The complete radio control model airplane FAQ.  


What can you tell me about cutting foam wings and turtledecks? 

By Cliff Griffin

(If you want, you can skip straight to the foam cutting links. There are links including suppliers, CNC foam cutters, foam wing manufacturers, foam wing vacuum bagging, general construction tips, as well as other sources.) Also, here's a good page that answers the question "Why Foam Wings?" And finally, How do I Glue the Sheeting to the Wing?

For starters, this link has a good description of Foam Wing Construction, and making a foam cutting bow. For my bow, I used 3/4 x 1 1/2" hardwood. I picked out the stiffest type of wood that I could find, but after working with it, I see that just about any kind will work--there isn't that much force on the foam bow that it makes a difference. While I was getting the wood at Home Depot, I bought some 1/4" steel rod. That works fine for tensioning the wire. To make your bow, just drill a couple 1/4" holes in the bottom of the board, so they angle out. Notch the rod, and insert it into the holes. Now you can wrap the wire around it.

One important aspect that I will emphasize for a good finish is the quality of the foam. I bought some foam at a local hardware store, and it was poor, insulation quality foam. When I cut it, there were hard lumps where the foam was more dense. That made for a very ugly finish, which would require a lot of sanding.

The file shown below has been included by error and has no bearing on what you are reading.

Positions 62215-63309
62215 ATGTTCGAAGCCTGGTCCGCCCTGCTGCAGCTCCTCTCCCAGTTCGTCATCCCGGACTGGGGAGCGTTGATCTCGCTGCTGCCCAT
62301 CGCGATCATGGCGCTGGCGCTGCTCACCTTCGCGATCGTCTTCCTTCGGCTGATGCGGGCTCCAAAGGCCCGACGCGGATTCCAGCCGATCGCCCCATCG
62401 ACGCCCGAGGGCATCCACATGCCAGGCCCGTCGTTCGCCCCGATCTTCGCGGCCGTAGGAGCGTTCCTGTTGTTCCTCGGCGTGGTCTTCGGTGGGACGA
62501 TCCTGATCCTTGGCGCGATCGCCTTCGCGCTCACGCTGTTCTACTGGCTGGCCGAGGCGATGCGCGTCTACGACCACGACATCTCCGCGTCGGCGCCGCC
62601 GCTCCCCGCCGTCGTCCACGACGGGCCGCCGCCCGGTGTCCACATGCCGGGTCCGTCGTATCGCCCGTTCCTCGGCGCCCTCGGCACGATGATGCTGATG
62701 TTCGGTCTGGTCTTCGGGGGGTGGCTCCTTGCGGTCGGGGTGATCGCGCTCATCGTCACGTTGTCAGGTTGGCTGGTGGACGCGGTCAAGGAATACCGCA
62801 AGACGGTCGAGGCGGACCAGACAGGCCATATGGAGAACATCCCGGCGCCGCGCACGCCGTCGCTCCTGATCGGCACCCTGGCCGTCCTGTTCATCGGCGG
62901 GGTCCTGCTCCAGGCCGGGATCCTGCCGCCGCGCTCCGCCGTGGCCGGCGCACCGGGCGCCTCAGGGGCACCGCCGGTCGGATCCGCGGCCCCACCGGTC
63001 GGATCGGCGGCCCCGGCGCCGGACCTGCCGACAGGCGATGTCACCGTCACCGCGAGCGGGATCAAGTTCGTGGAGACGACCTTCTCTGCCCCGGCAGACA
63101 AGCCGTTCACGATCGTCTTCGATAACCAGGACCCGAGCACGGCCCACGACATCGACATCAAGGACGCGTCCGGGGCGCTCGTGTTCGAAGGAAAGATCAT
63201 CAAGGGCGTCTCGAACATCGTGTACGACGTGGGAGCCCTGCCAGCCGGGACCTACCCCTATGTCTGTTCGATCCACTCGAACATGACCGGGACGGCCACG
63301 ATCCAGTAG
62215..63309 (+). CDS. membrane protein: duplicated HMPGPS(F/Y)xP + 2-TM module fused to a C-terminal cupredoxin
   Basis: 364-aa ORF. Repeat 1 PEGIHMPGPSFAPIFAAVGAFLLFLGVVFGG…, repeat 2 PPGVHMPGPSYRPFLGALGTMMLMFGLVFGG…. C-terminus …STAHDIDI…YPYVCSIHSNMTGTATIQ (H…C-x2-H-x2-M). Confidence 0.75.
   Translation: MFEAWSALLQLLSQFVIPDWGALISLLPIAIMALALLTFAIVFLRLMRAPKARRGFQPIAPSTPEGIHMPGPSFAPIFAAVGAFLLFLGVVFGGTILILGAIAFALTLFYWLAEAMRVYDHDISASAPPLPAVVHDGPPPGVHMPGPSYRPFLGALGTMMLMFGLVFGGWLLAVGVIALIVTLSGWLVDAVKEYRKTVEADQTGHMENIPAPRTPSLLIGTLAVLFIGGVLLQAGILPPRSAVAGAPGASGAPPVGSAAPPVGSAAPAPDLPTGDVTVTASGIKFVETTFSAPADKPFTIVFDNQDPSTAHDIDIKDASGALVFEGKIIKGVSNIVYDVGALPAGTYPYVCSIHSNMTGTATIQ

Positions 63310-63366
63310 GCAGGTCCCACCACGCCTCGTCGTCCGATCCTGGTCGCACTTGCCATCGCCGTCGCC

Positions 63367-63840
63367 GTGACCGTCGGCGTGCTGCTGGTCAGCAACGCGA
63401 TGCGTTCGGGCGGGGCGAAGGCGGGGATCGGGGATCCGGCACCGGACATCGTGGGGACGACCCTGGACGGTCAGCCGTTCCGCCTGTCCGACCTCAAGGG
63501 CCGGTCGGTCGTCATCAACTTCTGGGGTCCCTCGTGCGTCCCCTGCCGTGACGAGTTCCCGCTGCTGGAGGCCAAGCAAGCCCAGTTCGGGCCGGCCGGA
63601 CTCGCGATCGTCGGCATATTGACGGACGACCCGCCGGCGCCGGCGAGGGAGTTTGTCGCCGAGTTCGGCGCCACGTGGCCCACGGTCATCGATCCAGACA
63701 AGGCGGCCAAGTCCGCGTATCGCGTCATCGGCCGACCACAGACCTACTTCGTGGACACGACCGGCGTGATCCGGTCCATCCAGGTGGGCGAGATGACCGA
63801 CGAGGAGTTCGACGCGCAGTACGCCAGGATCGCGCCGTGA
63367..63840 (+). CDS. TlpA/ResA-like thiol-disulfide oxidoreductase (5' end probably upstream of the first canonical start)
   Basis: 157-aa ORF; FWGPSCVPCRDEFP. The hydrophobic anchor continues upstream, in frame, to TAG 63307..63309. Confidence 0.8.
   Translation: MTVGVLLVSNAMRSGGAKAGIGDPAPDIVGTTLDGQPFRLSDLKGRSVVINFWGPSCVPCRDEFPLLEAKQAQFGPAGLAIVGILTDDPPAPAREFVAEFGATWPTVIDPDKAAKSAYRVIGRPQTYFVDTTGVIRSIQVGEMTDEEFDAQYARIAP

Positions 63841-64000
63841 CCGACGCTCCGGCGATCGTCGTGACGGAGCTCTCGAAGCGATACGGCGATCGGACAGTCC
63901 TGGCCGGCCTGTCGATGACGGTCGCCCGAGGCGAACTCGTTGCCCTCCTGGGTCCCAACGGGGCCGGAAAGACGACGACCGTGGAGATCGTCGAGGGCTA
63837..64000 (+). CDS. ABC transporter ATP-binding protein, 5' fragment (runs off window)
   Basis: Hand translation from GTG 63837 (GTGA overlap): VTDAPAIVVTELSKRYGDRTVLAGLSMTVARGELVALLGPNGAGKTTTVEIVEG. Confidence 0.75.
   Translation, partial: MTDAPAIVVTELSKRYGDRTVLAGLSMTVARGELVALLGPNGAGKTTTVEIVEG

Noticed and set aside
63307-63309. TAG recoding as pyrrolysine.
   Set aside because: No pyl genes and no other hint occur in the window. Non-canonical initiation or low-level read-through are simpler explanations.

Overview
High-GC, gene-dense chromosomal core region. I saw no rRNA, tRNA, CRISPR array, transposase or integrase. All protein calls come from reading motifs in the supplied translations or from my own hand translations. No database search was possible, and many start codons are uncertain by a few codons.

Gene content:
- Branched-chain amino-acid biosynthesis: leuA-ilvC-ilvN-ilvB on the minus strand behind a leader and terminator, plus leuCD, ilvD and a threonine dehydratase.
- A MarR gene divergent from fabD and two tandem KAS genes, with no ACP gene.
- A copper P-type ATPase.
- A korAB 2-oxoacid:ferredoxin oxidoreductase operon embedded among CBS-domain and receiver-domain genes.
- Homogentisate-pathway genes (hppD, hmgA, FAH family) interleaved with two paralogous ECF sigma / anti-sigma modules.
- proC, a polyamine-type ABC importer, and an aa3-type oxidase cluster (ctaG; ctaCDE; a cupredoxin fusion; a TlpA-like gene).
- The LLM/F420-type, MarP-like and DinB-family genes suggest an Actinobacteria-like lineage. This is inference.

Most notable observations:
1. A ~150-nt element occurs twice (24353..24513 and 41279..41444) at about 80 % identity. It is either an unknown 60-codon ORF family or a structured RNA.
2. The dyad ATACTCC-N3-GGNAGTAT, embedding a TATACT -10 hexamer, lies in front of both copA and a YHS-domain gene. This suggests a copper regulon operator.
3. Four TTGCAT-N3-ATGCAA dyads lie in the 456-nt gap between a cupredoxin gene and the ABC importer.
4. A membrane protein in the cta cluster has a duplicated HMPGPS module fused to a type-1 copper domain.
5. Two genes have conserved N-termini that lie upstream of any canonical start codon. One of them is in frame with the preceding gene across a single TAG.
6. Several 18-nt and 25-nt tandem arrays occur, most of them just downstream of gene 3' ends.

I recently cut a foam turtledeck. (That's the top curved part of the fuselage behind the pilot, between the back of the cockpit and the stabs. It's basically shaped like a long cone that's cut in half lengthwise.) The plane I'm building, a Stinger 1.20, comes with a plastic one, which is kind of heavy and ugly. I cut one out of styrofoam, to be sheeted with balsa. Not only is the foam one a little lighter (but not a lot) but it's also structural, so it will add rigidity to the plane. Also, it won't be cracking on me, like plastic can.

First, I had to splice two pieces of foam together, because the pieces I had were too short. (O/A length is about 27", and mine were under 24".)  I use 3M-77 spray adhesive for joining them. Then I cut out a template for the front of the turtledeck, which is the back of the cockpit. I cut ten degrees off of the front of the foam, so it will slant back, making wing installation easier. To do this, and to square up the ends, I used spray adhesive on two sticks, and glued them square on opposite sides, then cut it with my hot wire bow. The parts held with 3M-77 spray adhesive should pull off if you do it right.